Air pollution is a global health crisis that causes over 6.5 million people to die prematurely every year. 1.6 million of those are in India, which houses 14 of the world's 20 most polluted cities. India's capital, Delhi is one of the world's most polluted cities with around 30,000 people dying prematurely every year due to toxic air.
Despite significant press coverage on New Delhi's air pollution woes, there remains lack of awareness, insufficient knowledge about the causes and solutions to the problem and limited opportunities to take action and demand or create change.
Help Delhi Breathe was formed to fill this gap in public mobilization to demand and implement solutions to the air pollution crisis. By organizing individuals, bringing together various stakeholders on a common strategy and developing online and offline platforms for citizens to engage and take action, we aim to move the conversation to actually demanding active solutions; raise awareness on health impacts and implement policies to curb air pollution through and citizen engagement and innovative tactics.
Coalition and Partnerships: We are a leading player in a National Coalition for Clean Air, focused on citizens engagement and public mobilisation to create impact and bring about a long-term change. We have also worked closely with the Association of State Road Transport and Undertakings (ASRTU), an apex coordinating body for public transport in India, to raise awareness on a 100% renewable energy powered electric vehicles. ASRTU has committed to converting its entire bus fleet of 150,000 buses to run on clean energy.
Content and Communication: To address the lack of information and data on air pollution levels, we are working with Smokey, an air quality chatbot to send air quality alerts and health advisories to users on WhatsApp, the largest and most popular social media platform in India.
Breathe, our VR video is an attempt to connect with new audiences to look deeper into the reality of how dirty coal power impacts the air we breathe. The video has got more than 145,000 views and was picked up by tech magazine, PC Mag, and featured on VEER a VR platform and EcoWatch. Living with Coal, a film highlighting the health impact of pollution from coal power plants on residents in Singrauli, India's energy capital has got more than 354,000 views and generated a lot of conversation around the importance of emissions standards for industries.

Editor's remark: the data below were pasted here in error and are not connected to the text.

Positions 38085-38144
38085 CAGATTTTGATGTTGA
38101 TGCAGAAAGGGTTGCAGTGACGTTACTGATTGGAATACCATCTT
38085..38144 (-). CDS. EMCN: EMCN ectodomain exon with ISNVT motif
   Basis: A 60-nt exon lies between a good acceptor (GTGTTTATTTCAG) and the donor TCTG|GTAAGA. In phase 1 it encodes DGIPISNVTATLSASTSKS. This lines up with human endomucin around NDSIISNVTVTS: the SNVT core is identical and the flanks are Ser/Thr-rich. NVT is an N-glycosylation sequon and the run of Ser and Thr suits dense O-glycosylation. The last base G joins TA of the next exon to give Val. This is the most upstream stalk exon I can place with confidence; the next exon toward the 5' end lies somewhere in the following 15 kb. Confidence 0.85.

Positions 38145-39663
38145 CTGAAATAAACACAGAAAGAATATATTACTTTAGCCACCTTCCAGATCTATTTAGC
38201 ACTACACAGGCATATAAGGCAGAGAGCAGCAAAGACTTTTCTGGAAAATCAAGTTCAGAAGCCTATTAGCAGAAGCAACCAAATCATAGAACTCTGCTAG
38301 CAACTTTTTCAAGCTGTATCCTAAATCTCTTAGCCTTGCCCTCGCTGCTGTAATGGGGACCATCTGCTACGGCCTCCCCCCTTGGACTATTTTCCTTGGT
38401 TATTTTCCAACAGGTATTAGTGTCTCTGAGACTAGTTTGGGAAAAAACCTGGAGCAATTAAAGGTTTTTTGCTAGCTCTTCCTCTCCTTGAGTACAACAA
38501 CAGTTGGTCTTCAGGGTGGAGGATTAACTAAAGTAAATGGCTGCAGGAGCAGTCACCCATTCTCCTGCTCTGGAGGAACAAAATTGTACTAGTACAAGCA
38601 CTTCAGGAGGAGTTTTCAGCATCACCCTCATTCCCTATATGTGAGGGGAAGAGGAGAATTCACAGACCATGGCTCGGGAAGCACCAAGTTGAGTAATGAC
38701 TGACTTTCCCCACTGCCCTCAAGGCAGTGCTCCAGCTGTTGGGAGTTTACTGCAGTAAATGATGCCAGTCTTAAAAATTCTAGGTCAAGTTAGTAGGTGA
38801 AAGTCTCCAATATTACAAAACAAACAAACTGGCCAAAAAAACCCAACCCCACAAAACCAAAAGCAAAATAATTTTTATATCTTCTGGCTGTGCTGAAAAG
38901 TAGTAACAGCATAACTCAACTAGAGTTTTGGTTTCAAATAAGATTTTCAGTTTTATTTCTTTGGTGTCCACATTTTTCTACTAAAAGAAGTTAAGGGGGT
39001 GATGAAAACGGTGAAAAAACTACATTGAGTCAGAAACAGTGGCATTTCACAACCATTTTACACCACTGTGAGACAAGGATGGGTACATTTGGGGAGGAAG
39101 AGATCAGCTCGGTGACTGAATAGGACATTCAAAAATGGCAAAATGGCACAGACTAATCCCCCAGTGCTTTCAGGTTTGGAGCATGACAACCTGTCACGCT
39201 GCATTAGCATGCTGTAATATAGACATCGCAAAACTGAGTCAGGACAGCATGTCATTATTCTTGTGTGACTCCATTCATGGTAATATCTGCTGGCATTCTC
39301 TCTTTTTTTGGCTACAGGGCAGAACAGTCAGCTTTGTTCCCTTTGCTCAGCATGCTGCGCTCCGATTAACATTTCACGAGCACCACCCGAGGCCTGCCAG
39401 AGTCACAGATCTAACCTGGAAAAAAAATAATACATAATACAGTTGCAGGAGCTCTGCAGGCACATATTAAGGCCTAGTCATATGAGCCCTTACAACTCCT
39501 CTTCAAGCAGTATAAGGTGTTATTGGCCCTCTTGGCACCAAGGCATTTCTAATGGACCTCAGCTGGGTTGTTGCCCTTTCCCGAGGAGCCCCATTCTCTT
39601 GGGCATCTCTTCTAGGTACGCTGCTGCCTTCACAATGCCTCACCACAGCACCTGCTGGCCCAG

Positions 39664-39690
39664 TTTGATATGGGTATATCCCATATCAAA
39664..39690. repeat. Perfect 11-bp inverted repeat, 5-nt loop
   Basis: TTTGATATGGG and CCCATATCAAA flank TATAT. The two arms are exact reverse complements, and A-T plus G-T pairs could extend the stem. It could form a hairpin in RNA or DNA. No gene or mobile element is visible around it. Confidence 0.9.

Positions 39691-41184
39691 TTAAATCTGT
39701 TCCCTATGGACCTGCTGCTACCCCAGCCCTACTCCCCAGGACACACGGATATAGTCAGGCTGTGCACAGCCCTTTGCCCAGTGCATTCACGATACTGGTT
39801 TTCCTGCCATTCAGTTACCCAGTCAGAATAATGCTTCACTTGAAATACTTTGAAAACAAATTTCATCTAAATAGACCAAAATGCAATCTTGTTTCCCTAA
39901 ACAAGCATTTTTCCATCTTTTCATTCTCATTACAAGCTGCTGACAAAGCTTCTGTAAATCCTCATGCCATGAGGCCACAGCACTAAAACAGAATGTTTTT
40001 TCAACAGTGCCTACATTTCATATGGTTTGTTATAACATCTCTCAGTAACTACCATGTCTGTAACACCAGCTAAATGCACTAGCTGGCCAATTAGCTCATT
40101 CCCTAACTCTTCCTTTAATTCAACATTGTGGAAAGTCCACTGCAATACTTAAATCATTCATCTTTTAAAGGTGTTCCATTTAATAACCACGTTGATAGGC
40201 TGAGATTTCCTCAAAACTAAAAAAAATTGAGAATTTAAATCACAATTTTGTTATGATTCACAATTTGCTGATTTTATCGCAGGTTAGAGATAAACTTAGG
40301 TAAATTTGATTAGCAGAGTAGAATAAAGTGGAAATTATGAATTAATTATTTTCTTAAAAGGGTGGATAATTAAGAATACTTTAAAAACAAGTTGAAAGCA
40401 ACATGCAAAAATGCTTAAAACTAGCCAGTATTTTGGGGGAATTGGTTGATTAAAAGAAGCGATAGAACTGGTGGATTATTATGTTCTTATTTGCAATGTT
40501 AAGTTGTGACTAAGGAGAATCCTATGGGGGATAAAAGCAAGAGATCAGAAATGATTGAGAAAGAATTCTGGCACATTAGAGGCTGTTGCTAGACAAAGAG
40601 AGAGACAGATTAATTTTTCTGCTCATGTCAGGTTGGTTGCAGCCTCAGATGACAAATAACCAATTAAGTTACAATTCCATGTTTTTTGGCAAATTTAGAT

Media Engagement: Help Delhi Breathe has played a key role in mobilising media and developing content for distribution on clean air and clean energy, as a result the campaign is seen as a key spokesperson and issue expert in this areas.
Help Delhi Breathe conducted a perception survey and mobilized print media to cover the results. Over 100 media stories were published by national and international media including Washington Post, ABC Australia and Economic Times on work done by Help Delhi Breathe work on emission standards, air pollution and its solutions.
Citizens Engagement and Public Mobilisation:
To mobilise civil society, raise awareness on air pollution and create demand for renewable energy, we have successfully engaged with schools, colleges, parents, doctors and medical community, resident welfare associations and auto rickshaw drivers in Delhi.
A campaign with school children led to a 80000 citizens demanding health advisories in the capital city. The petitionled to a commitment from the Health department on installing the advisories in the city.
In a neighbourhood in North-West Delhi, citizen campaigners built a community campaign around the adoption of solar rooftops and the community submitted a petition to the local authorities for infrastructure support to aid this adoption for 600 households.
Influencer Engagement: Help Delhi Breathe has an active influencer engagement strategy to raise awareness and amplify the debate around clean air and clean energy. A video by Virat Kohli, captain of National Indian Cricket Team talking about the anti-firecracker ban got a lot of traction.
Policy impact with Delhi government: